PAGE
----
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Boise Farm Cultivates Second Chances For Those In Recovery

Jeff Middleton and Crystal Spencer had more than sustainable agriculture on their minds when they opened Boise Vertical Farm in 2018. Their hydroponic operation was a unique opportunity to connect with the people of Boise, ID. They actively take on employees with checkered records, particularly those who struggle with substance abuse. Their work in some of their employees’ lives is impactful. 

Middleton met Spencer when he was going through his addiction recovery process. Spencer was the director of research at St. Luke’s Boise Medical Center, witnessing firsthand how addiction recovery is more than just battling an illness. It’s about trying to reacclimate to life but one surrounded by stigma. 

After taking a trip with Middleton to Jackson, WY, to see the Vertical Harvest hydroponic farm in 2017, the two knew they had found a way to help others. They decided to open one that recruits addicts and the formerly incarcerated to give them a second chance.

Vertical Harvest employs people with physical and mental disabilities, so the two Idahoians wanted to follow a similar policy but one that was more personal to both. “When we see all this talent out there, and they can’t get reemployed, that’s a loss to the community,” Spencer said.

Photo Courtesy Vertical Harvest

The two founders had a personal relationship with substance abuse. Middleton had worked in pharmaceuticals, but his addiction battle inspired him to get out of the industry. Meanwhile, Spencer lost her brother to alcoholism. They both felt that giving others in similar positions opportunities was greatly important.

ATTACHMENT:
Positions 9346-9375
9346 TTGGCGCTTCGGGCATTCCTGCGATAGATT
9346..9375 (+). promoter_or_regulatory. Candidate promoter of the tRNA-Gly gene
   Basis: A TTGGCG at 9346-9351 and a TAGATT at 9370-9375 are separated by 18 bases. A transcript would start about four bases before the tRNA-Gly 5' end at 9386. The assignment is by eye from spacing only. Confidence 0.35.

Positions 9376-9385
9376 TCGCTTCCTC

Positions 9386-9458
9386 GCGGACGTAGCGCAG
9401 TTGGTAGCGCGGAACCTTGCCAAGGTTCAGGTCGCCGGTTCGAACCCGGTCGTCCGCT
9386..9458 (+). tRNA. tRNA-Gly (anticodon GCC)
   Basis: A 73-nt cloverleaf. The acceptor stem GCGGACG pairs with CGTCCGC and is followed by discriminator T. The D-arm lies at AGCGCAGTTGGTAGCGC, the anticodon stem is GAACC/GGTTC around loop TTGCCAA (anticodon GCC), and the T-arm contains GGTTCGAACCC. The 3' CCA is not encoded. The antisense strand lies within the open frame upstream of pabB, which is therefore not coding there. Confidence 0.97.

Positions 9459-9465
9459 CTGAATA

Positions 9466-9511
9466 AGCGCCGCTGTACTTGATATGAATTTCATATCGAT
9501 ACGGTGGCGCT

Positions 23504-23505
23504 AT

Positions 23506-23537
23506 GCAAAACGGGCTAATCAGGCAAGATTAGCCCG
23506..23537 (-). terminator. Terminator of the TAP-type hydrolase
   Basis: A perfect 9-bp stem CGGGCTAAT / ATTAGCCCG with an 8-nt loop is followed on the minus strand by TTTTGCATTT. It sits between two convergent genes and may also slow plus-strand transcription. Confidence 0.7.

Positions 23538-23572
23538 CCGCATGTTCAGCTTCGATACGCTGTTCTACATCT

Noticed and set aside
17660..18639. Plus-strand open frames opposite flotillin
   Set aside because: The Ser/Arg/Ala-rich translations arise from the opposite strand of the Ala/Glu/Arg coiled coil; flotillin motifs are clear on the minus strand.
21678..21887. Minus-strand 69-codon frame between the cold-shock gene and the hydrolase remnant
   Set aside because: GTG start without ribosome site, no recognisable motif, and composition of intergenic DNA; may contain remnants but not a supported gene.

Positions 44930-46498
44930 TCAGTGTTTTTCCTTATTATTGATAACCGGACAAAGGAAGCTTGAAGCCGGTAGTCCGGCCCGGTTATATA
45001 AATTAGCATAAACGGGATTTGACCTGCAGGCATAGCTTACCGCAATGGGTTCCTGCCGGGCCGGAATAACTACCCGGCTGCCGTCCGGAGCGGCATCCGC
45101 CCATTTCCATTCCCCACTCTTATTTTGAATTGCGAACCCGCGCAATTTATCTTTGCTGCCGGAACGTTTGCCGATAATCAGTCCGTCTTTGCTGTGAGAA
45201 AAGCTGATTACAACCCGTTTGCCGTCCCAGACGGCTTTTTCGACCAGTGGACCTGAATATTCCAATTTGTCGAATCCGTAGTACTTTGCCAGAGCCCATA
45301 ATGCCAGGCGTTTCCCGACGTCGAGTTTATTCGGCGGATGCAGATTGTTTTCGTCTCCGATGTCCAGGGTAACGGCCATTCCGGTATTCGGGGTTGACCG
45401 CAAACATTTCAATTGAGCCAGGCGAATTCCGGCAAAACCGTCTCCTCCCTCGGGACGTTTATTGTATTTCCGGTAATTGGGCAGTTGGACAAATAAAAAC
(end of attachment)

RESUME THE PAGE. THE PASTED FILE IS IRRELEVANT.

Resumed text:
“We have people who are relatives, parents, and the like who have people in their family who have had problems with drugs and alcohol that want to understand what addiction is all about, want to give back, want to help others,” Middleton said.

Photo Courtesy Boise Vertical Farm

The employees typically come from the Idaho court system, but some volunteer simply to give back to the community. Some are recommended by judges or allowed to work at the farm as a jail time alternative

“This is rewarding, and I love it, and I get to play with plants and be in dirt!” exclaimed Tiare Gunderson, a recovering addict who worked at the farm in 2021 while recently celebrating one year of sobriety. She says the support from Middleton and Spener is the crucial component to keep going to work every day and staying away from substances. “It’s a safe place for us to go to and just feel like we’re worth something again.” 

The wholesome nature of Boise Vertical Farm doesn’t end with addiction support. The site grows various vegetables, mushrooms, and herbs in greenhouses and gardens that use hydroponic systems.

They are stacked vertically without using soil, simply a trickle-down effect of the water from irrigation. The process only uses 10% of the water that surface growing requires, saving gallons and acres of land. All the produce is sold at farmer’s markets or to restaurants in the area. 

Two partner farms have opened in Boise, the Diamond V and Be Local Farms; the latter is an aquaponics operation where fish waste is used as a composting tool. It’s locally grown with sustainability and personal growth in mind.

Photo Courtesy Boise Vertical Farm

Boise Vertical Farm has successfully taught the formerly incarcerated and those living with addiction how to apply themselves to a trade they’ve never worked on. The belief is that those who come to the site through the court system are better off because they will learn something about the planet and a career they might love. It’s more fulfilling than picking up trash along the highway. 

“Our success rate as far as staying clean, and, you know, maintaining and being able to move on is way above 80%, 85%,” Middleton said. “They’ve been able to go out and talk to people and tell them what they’re doing … and they’ve been successful in getting work.”

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